Israeli Prime Minister Benjamin Netanyahu met with Russian President Vladimir Putin Thursday, and warned about the dangers of Moscow's encroaching ally, Iran.
Greeting Netanyahu at the start of their Kremlin negotiations, Putin emphasized the high level of trust between them. This is Netanyahu's fifth trip to Moscow in the past 18 months, and it follows his talks last month with President Trump.
In a joint photo-op before the meeting, Netanyahu praised Russia's role in fighting the Islamic State terror group and other radical militants in Syria. But he also raised strong concern about the presence of Iranian and Hezbollah forces in Syria.
"One of the things that we are fighting together is radical Islamic terrorism," Netanyahu said as he and Putin sat down for talks.
Netanyahu was accompanied by his national security advisor, his military secretary and head of military intelligence. Jerusalem is concerned with Iran's presence in the region and its aspiration to form the so-called "Shia Crescent" that engulfs Iran, Iraq, Syria and Yemen.
While acknowledging the success in fighting ISIS, Netanyahu warned about Iran's plans in the region.
"Of course, in the past year, there was significant progress in the fight against the radical Sunni Islamic terrorism led by Daesh and Al Qaeda," Netanyahu said, using another word for ISIS. "Russia has made a very important contribution. Naturally, we do not want this terrorism to be replaced by the radical Shiite Islamic terrorism led by Iran."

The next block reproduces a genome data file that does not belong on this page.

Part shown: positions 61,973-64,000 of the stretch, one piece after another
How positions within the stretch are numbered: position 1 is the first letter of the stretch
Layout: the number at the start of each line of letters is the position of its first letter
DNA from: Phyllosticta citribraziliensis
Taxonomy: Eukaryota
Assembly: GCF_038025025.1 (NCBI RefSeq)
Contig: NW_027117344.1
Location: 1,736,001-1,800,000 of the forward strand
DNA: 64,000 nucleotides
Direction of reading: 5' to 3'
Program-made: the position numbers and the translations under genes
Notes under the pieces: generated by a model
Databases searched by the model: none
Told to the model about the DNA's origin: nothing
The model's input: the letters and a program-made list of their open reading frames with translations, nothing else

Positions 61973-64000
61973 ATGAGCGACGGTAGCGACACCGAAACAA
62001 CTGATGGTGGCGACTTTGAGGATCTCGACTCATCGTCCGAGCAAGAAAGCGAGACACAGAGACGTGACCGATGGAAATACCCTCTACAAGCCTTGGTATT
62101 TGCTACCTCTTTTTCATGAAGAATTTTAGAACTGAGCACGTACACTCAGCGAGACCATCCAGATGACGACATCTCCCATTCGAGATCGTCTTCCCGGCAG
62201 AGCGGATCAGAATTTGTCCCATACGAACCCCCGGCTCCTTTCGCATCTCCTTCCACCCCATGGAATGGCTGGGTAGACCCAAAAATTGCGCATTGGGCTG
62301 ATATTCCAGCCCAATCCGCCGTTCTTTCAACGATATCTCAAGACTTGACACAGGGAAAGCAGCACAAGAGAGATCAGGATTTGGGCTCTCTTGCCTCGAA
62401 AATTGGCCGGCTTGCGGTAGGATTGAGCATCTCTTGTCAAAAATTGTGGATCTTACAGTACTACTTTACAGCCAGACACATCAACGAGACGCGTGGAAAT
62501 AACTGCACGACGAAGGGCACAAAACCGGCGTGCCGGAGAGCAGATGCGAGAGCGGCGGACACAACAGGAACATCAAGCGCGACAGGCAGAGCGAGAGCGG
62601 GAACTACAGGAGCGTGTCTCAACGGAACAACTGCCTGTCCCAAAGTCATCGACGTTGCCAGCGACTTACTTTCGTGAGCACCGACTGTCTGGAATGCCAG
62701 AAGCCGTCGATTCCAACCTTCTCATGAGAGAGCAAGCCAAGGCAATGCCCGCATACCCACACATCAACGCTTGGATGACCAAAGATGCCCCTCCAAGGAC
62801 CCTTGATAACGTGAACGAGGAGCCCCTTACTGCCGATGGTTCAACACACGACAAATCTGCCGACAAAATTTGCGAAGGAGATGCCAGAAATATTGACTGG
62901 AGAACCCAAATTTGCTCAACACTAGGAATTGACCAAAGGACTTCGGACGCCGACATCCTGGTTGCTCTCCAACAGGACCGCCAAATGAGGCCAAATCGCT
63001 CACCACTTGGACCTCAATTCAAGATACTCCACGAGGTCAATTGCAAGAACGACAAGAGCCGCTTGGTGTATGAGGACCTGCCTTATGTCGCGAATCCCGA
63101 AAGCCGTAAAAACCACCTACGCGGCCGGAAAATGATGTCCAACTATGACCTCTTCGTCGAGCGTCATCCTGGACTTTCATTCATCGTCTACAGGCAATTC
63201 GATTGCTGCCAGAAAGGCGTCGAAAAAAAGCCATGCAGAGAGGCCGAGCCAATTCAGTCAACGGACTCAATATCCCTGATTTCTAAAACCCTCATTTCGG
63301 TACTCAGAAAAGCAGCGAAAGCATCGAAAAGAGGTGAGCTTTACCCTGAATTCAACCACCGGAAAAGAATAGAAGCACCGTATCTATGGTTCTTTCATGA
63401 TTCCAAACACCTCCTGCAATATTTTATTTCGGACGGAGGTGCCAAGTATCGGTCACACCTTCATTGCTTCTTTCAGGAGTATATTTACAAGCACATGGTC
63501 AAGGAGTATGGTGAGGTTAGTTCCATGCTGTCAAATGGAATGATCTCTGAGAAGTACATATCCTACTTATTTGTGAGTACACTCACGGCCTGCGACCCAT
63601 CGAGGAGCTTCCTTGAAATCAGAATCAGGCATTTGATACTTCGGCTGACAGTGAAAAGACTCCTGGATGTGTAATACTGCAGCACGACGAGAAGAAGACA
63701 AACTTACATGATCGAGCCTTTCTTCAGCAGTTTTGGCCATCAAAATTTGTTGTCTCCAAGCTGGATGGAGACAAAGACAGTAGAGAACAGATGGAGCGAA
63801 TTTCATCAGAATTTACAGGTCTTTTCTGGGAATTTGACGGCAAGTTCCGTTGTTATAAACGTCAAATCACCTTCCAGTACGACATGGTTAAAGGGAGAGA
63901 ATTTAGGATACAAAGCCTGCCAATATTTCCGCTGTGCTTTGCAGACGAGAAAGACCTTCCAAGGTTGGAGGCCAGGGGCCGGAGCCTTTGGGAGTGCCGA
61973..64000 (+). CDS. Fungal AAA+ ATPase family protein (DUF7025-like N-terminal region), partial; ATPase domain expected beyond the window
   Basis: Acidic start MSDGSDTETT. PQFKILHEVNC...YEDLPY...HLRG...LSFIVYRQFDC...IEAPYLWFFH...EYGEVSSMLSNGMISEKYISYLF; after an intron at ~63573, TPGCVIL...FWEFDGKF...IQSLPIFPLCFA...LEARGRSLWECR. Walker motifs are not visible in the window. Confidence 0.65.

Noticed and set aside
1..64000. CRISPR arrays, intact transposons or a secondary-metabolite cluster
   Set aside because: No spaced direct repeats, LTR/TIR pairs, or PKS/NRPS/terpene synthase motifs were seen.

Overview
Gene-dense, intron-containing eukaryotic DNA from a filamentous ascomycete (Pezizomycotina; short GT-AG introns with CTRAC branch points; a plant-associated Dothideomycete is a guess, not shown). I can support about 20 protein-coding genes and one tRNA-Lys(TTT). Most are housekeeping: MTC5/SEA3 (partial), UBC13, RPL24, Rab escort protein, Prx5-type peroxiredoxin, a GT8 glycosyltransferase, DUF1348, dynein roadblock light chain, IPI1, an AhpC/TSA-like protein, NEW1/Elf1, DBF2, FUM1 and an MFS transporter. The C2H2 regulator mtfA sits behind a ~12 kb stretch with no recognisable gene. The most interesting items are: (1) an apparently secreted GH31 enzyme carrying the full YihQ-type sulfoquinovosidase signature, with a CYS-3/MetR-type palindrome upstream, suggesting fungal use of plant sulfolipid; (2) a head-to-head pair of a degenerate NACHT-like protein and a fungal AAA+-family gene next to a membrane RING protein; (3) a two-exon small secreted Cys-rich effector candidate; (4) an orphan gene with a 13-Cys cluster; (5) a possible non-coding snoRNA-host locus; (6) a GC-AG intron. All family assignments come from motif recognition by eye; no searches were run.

Putin wished Netanyahu a happy Purim, and the Israeli premier responded by saying that in ancient Persia there was an attempt to destroy the Jewish people, but it failed, and that's why the holiday is celebrated to this day. "Today there is an attempt by the continuation of Persia -- Iran -- to destroy the Jewish state. They say it in the clearest terms possible, they engrave it into their ballistic missiles," Netanyahu said.
Fox News reported exclusively last month that shadowy Iranian commander Qasem Soleimani visited Moscow and met with high-ranking leaders there. According to the report, Soleimani came to express his displeasure with the Russian government over their relationship with Saudi Arabia and other Arab states.
Soleimani is considered to be the architect of Iran's presence in the war in Syria, and he was sent to Moscow in the past to coordinate with the Russians.
Before the talks, Putin's spokesman Dmitry Peskov denied media reports that Moscow has given Israel a green light to strike Iran's proxy Lebanese organization, Hezbollah.